Article 1. Introduction and Purpose

  1. This Charter of Taxpayer Rights and Responsibilities may be cited as the Taxpayer Charter and within its text is referred to as the Charter.

    The full name of this document is the Charter of Taxpayer Rights and Responsibilities, emphasizing a balance between Taxpayer Rights and Taxpayer Responsibilities. However, for brevity it is cited as the Taxpayer Charter and within the text it is referred to as the Charter. The name is not to imply that it is a document which applies only to Taxpayers. It is also applicable for the Tax Administration in carrying out its roles of raising Tax revenue and administering the Tax system of the State and to the State itself as well as all applicable political subdivisions.
  2. Where defined, terms used in this Charter have the meanings ascribed to them in Article 2.

    Certain terms are defined in Article 2. Otherwise, the terms are to be given their everyday meaning in the context of the laws of the State.
  3. This Charter sets out the rights of a Taxpayer in connection with Tax levied by the State and the obligations of a Taxpayer to the State.

    This paragraph acknowledges that the Charter has a dual purpose for Taxpayers: to set out the rights of the Taxpayer in connection with Tax levied by the State and to also codify in one place the responsibilities of a Taxpayer to the State. The Charter is not intended to diminish any Taxpayer Rights which may be recognised by law or judicial tradition over and above the rights provided in this Charter. The legal rights of the State are provided under its Tax and related laws. The responsibilities of the State to Taxpayers and vice versa may be expanded and/or clarified by this Charter.
  4. This Charter recognizes the sovereignty of the State to levy Tax in accordance with its laws and to administer and enforce such laws.

    The Charter necessarily recognizes the sovereignty of the State to levy Tax in accordance with its laws and to administer such Taxes. This is a fundamental right of the State and the levying of Tax is a fundamental hallmark of the right of sovereignty. A Taxpayer is expected to acknowledge the right of the State to lawfully levy Tax and to administer the Tax system.
  5. The rights of a Taxpayer under this Charter and the obligations of a Taxpayer are to be taken together with each given appropriate weight such that one does not override the other.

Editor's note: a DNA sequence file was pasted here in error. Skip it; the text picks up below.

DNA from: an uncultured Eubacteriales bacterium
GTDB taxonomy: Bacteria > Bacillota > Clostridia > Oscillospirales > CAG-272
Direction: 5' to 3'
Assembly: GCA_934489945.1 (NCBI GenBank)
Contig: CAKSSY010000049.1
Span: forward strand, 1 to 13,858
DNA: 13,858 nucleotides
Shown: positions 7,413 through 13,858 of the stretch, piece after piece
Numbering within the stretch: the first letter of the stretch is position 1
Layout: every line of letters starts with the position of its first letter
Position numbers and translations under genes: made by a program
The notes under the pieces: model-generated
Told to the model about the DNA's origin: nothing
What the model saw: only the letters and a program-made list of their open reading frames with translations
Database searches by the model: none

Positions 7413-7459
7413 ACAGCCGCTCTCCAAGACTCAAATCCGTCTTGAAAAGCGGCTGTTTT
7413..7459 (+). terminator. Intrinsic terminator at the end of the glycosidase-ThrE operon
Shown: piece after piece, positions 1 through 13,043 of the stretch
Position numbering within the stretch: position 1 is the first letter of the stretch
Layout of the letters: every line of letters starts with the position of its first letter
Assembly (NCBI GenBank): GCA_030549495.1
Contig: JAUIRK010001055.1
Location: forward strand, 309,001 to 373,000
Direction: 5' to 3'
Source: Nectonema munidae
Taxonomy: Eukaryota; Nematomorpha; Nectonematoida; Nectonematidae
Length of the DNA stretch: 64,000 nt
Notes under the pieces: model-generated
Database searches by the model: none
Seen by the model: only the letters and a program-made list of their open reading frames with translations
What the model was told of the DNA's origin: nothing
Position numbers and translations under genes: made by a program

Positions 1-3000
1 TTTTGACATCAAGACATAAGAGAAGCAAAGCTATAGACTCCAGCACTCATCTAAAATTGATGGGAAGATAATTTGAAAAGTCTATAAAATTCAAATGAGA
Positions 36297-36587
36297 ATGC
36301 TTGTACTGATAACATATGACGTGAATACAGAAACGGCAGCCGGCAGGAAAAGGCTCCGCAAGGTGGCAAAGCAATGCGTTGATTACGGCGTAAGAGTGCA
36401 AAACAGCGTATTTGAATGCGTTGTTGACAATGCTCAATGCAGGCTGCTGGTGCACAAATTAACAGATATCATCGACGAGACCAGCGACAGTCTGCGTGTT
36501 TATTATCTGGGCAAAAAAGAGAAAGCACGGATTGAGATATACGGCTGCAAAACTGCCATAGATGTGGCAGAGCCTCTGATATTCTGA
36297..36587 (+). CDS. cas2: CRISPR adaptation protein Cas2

The Charter taken as a whole sets out a balanced model which should not be regarded as favouring the Taxpayer or favouring the State. The provisions are to be regarded collectively and read as a whole, such that one does not override the other. The selective implementation of individual elements of the Charter while ignoring others carries with it the risk that the outcome may be neither fair nor balanced, and could amount to an abuse of the purposes of the Charter.
  6. The overriding purposes of this Charter are to foster a relationship of mutual trust, respect and responsibilities of Taxpayers for their obligations to the State, and on behalf of the State as to the rights of Taxpayers, to codify the behaviour and duties of the Tax Administration, and through these means to reduce the costs of compliance, increase voluntary compliance, and ensure that all Taxpayers are treated fairly, equally and without bias or preference.

    This paragraph, broadly speaking, outlines the overriding purposes of the Charter. It is anticipated that under the Charter there will be benefits for Taxpayers and benefits for the State. By promoting a fair Tax system, and one which is based on mutual trust, respect, and acknowledgement of responsibilities on both sides, benefits should result both for the State and for Taxpayers. Complying with the laws of the State in connection with the raising of Taxes is a fundamental duty of Taxpayers. It is clear that Taxpayers will be more likely to comply voluntarily with a system which is believed to be fair and equitable and one which treats them with respect. This will reduce the costs of compliance, increase voluntary compliance, and assist the State in the raising of Tax revenues. At the same time, it is important that all Taxpayers are treated equally, and without bias or preference.

    This does not negate the ability of the State to develop legislation which provides incentives for various sectors of the economy, or gives particular treatment to certain Taxpayers through the due process of law. However, and most fundamentally, in like circumstances, Taxpayers are to be treated equally.